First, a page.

Grove City has declined to join an agreement with Columbus and seven central Ohio suburbs to share maintenance of their fleets of vehicles.

Grove City has declined to join an agreement with Columbus and seven central Ohio suburbs to share maintenance of their fleets of vehicles.

"Right now we don't think it would serve our interests to be directly involved," said city administrator Phil Honsey. "We will continue to keep an ear to the ground regarding potential value in cooperative ventures in shared services with other jurisdictions."

Grove City has had conceptual conversations about sharing services with South-Western City Schools, Honsey said. The city currently purchases its health and liability insurances with two separate consortiums. The city also is in a cooperative purchasing program with the state and the Ohio Department of Transportation for trucks.

The communities that are involved in the fleet-maintenance subcommittee are Columbus, Gahanna, Dublin, Grandview Heights, Hilliard, Upper Arlington, Worthington, New Albany and Westerville.

Municipalities have been examining ways to share services as part of their recent pledge to form an incentive agreement to stop what has been called "job poaching."

Grove City and nine other municipalities have pledged to form an agreement that would stipulate how they offer financial incentives to prospective businesses.

On Dec. 14, Grove City and the other nine cities signed a letter of intent regarding that agreement.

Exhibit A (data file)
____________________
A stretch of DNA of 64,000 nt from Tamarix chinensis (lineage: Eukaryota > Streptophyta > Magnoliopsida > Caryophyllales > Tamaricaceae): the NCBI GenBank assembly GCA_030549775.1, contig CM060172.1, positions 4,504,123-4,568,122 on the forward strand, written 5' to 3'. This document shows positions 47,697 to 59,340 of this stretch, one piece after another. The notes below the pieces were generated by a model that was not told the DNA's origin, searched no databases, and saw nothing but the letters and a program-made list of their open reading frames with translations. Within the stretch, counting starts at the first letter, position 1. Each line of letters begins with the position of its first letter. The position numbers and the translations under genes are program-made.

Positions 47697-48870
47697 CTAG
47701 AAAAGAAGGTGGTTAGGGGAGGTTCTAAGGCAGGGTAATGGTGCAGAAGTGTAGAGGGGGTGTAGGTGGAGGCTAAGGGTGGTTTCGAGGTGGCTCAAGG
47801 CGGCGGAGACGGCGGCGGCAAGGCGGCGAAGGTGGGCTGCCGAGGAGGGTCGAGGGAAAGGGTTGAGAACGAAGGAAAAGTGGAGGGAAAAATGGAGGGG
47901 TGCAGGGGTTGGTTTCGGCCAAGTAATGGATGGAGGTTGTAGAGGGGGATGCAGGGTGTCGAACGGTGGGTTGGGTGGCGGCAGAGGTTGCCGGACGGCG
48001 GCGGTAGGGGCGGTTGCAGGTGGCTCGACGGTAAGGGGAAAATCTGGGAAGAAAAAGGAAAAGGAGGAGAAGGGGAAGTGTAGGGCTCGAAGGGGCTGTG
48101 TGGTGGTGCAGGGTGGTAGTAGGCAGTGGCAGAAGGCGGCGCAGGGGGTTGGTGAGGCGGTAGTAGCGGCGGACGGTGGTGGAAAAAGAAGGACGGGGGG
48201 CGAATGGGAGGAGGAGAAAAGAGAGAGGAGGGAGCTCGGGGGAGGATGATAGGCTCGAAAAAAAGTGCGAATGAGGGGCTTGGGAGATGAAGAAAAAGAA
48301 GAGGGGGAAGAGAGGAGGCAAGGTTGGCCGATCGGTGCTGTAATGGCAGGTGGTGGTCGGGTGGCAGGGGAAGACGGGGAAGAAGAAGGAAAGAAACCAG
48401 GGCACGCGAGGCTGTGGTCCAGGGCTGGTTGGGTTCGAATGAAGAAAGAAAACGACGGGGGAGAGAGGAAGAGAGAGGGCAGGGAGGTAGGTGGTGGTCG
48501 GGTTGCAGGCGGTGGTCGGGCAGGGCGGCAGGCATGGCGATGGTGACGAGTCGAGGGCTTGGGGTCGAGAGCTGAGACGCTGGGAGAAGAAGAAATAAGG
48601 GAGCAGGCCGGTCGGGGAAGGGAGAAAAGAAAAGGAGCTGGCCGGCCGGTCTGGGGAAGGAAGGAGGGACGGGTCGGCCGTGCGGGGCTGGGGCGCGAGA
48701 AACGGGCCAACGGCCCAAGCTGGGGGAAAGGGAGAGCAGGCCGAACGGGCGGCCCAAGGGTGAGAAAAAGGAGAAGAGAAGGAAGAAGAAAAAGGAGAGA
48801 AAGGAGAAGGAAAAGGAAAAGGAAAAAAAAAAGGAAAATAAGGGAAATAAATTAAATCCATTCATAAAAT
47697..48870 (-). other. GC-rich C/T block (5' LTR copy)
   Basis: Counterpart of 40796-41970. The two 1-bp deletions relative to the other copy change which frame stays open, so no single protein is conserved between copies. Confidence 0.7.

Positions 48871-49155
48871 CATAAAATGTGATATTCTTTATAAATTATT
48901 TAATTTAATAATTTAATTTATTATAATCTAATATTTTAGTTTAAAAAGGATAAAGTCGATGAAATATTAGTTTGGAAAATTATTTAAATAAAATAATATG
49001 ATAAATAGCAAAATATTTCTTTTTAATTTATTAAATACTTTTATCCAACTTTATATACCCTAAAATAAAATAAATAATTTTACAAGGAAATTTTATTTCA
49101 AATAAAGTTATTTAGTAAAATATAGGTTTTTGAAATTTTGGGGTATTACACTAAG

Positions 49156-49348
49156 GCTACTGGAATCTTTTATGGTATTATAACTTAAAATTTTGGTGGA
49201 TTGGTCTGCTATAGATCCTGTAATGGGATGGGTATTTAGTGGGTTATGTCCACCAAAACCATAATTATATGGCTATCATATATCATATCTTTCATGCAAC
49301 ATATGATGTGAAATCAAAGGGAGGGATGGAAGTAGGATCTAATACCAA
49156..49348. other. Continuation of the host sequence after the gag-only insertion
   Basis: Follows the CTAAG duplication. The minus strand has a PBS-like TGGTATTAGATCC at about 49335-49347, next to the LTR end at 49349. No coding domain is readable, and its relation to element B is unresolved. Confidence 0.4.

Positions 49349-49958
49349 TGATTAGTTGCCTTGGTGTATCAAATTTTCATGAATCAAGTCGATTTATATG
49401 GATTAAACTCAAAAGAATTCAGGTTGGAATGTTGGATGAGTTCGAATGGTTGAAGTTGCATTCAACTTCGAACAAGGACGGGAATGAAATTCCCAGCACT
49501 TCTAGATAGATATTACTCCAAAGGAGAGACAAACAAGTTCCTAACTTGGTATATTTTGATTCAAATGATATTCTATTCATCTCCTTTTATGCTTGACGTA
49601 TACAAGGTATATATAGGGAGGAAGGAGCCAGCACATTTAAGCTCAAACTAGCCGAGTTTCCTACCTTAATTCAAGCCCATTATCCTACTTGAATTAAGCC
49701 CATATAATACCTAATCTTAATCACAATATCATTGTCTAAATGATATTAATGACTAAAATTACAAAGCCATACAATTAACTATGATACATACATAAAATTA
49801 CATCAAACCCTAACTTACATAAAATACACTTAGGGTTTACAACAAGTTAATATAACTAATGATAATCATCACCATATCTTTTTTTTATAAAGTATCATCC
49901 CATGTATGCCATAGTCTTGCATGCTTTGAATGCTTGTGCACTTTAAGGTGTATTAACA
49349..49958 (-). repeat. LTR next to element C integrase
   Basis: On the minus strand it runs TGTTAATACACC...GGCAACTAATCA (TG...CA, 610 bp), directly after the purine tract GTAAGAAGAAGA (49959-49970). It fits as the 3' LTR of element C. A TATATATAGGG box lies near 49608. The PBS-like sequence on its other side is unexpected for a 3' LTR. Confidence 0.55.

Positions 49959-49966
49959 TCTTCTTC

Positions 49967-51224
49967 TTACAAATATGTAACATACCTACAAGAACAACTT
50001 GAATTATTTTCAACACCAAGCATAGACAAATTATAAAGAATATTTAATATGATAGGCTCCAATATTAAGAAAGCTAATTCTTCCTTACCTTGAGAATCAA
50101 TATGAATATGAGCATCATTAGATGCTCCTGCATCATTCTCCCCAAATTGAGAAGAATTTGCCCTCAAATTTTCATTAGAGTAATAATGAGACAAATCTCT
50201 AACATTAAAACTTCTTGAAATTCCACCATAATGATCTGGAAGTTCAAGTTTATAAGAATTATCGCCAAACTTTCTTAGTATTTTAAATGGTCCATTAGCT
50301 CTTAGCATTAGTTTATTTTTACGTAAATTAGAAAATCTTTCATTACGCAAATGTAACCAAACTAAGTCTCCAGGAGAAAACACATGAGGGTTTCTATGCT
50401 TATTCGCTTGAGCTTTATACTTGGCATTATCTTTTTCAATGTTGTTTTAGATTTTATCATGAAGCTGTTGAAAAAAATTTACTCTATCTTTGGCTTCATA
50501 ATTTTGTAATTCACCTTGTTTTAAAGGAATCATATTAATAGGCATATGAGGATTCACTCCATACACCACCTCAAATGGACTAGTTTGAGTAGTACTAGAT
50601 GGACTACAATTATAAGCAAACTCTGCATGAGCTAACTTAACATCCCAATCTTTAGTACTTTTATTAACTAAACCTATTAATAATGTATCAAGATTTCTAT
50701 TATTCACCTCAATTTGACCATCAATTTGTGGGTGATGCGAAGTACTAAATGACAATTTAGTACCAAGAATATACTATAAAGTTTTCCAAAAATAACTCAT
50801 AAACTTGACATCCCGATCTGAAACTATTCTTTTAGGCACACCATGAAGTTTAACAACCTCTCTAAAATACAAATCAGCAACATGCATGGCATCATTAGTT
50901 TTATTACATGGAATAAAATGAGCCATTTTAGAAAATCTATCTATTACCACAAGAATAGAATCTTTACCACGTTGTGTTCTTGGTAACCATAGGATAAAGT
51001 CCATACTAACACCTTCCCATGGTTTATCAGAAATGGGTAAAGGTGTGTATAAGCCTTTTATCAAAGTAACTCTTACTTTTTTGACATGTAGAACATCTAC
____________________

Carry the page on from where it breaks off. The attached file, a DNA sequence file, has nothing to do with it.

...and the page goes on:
Specifics of the agreement are expected to be finalized by March.

City councils, which would have to approve the agreement, would review the details in May.

If a city used tax incentives to attract a company with an annual payroll of at least $10,000, the city losing that company would receive half of the company's income tax revenue for five years. The agreement also would explore how to set up a regional framework to attract national and international clients.

"The same group of community leaders are addressing both economic development and shared services. They are not inseparably linked, but they are both viewed by leaders as important. However, there are subgroups of different city staff assigned to economic development versus shared services," Honsey said. Grove City is participating in the economic development subgroup.

Economically, municipalities do not exist as separate communities. Working together to create jobs is "the over-arching issue," he said.